We got up early and headed to the other side of the island to do some Kayaking and to go to a luau. One of the things that were definitely on all of our bucket lists. We decided to go kayaking in an area called Captain Cook …Capt. James Cook sailed into the area in 1778, returned a year later and the Hawaiian people thought he was a God until the Hawaiian people found out he was not and it eventually leads to cooks death February 14, 1779. The Bay Area is known as Kealakekua Bay…is absolutely amazing. Great snorkeling was one of the draws to the area as well. We got our kayaks and snorkeling gear and headed out in the bay. John & I didn’t snorkel but Melissa & Bill did. The water was just amazing. The pictures do not do it justices. We did get a glimpse of some dolphin fins swimming around the area as well…after a few hours of kayaking, we headed to our condo that we rented for a couple of days. What a great condo we had found. It was a beautiful resort that is part of the Wyndham…called the Kona Coast Resort. The condo was a very larger two-bedroom / two-bath setting on the water. We spend the night and the next day relaxing by the pool…we headed out to the luau around threeish as it was about a forty-minute drive away and it was at the Marriott Resort in Waikoloa Beach.

Mel & Bill snorkeling
Johnny relaxing in condo
Johnny the bartender
The Gang hanging out!
Mr. & Mrs Lloyd
Mel striking her pose.
Checking out the sunset with my
Favorite Fellow
Mel, Bill & Johnny ❤️
Johnny singing????
Pool at resort
Kona Coast Resort
Pacific Ocean

The Luau was at the Marriott Resort. The place was amazing and it sat right on the ocean…we had upfront seats and an open bar. First things first get our drinks…after that, the luau started the show was amazing, the food delicious and the hula girls were the best. We saw how they roasted a pig which was pretty cool they actual do bury them. Who knew….🤷🏼‍♀️ Kalia is a traditional Hawaiian cooking method that utilizes an underground oven. The word Kalia, which means “to cook in an underground oven”…which is how they do pigs in a luau. Luau, in Hawaiian, is actually the name of the taro leaf, which when young and small after being steamed for a few hours resembles cooked spinach. Traditionally, a hardwood fire is built inside a pit large enough to contain the pig, the stones, and the vegetation used to cover the pig. Stones are placed on top of the fire pit, taking two to three hours to reach maximum temp. Hot stones are also tucked inside the pig to ensure the meat is fully cooked. Sometimes instead of vegetation, they use wet burlap material the flavor of the ti leaf is what differentiates Kalia Pig from other methods of cooking a whole hog slowly using a hardwood fire.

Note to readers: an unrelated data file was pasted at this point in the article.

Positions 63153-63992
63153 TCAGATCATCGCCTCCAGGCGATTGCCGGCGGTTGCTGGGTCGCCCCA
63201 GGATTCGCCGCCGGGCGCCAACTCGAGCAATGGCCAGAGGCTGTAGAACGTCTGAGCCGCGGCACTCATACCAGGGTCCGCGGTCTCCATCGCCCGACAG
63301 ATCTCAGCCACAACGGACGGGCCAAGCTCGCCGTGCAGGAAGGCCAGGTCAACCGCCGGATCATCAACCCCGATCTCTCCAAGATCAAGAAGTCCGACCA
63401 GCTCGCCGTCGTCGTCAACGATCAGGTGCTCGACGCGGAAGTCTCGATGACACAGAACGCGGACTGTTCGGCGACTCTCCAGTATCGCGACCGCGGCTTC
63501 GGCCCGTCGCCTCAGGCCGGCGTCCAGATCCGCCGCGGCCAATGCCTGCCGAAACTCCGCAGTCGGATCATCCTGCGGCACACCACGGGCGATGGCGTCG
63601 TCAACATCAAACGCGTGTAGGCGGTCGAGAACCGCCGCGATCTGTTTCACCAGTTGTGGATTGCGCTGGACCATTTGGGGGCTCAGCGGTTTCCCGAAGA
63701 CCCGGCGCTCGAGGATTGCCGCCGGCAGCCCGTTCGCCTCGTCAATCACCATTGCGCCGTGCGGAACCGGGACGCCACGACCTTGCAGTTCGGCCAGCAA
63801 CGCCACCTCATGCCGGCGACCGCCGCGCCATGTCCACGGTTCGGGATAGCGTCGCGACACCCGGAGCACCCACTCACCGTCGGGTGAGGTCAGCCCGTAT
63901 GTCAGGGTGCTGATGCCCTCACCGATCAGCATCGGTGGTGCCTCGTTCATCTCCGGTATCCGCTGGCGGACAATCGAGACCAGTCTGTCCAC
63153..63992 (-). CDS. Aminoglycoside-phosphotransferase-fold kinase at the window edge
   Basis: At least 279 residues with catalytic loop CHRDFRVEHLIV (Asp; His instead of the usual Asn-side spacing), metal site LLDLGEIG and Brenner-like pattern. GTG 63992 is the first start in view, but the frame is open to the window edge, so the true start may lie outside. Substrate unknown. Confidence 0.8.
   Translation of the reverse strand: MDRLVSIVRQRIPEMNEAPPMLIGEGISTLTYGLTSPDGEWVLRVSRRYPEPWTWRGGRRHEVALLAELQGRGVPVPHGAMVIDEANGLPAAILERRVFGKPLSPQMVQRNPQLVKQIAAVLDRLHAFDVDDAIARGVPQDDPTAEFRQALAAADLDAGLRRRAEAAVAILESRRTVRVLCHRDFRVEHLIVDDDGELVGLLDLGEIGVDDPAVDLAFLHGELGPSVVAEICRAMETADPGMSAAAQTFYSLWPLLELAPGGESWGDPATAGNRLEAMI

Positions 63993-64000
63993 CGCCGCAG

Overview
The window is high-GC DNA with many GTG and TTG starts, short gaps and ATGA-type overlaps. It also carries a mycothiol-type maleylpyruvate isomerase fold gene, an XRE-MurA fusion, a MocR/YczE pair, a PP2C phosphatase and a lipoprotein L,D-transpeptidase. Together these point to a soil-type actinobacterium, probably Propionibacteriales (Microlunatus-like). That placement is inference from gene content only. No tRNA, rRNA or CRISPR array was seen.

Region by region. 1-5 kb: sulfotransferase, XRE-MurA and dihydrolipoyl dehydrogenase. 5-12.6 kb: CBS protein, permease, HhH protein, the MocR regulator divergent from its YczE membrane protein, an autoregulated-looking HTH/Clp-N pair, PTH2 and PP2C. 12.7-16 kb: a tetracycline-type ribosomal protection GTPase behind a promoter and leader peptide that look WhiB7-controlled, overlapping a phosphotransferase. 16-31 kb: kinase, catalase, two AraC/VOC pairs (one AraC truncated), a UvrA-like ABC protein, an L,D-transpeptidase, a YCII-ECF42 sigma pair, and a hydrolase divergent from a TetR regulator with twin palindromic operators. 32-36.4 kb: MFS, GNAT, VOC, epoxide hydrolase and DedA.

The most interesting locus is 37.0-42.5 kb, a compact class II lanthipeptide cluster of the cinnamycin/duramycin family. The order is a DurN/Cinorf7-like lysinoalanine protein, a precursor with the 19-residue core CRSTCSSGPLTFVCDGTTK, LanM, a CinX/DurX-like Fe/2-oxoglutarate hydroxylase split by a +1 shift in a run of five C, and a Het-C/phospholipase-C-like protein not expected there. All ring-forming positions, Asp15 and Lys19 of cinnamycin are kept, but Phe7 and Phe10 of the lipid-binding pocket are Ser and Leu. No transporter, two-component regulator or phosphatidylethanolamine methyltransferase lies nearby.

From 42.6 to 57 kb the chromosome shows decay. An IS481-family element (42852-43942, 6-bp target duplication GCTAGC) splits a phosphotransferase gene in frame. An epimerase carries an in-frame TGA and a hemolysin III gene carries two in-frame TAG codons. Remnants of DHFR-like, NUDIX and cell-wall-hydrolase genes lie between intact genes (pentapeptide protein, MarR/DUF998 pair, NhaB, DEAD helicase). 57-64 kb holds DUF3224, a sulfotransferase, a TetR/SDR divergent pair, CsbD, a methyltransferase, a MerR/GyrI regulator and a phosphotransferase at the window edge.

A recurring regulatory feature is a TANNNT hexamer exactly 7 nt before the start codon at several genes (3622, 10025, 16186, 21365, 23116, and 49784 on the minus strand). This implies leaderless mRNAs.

Johnny getting his hula on
Johnny checking out the Dessert table

It was time for the show to start the food was delicious but couldn’t take any pictures as it got too dark. Once the show started they picked guys from the audience to dance with the men of the show. Of course, Johnny made it on the stage. 😂

Go, Johnny, Go
Amazing performance

It was time to head back to Hilo and head home the next day. One the way back to Hill we stopped to check out the cliffs Gerald told us about. What a great stop that ended up being. ( The pictures do not don’t justices ) The lookout is called Waipi’I Valley Lookout. Located on the Hamakua Coast, the sacred Waipio Valley was the boyhood of King Kamehameha I, and an important center for political & religious life in Hawaii. The Valley of the Kings an important site for Hawaiian history and culture, it’s also a place of amazing beauty.

Waipio Valkey

Our last stop was at Mauna Loa Macadamia Nut Visitor Center where we got to view how they process the nuts. It was pretty interesting process. We even ended up catching a glimpse of one of the nuts there 😏

Caught a glimpse of one of the Nuts!

Our last night had come to an end with Teacher Gerald & Annie we all went out to eat and then said our goodbyes. Bittersweet we all were ready to head home but we had such a fantastic time it was sad to say goodbye.

Dinner for six 🤙🏻

It was sad to leave such an amazing place and we had such a great time with friends and family but it was time to head back to Florida…we was leaving on a jet plane & had no idea when we would return.

Last selfie of the trip

For those of you that are following my blogs that are not family or friends that may not know we are done traveling on The Mickey Peace bus. Actually, we are selling the bus and really are not sure where our next journey will take us. This will be the end of my blogging until we figure out what or when we will hit the road again. We know we will be traveling we just aren’t sure about how we will travel and when. So, for now, thank you for following us. I hope you have enjoyed reading my blogs as much as I have enjoyed doing them & maybe you read something you didn’t know. Until we meet again….Peace Out ✌🏻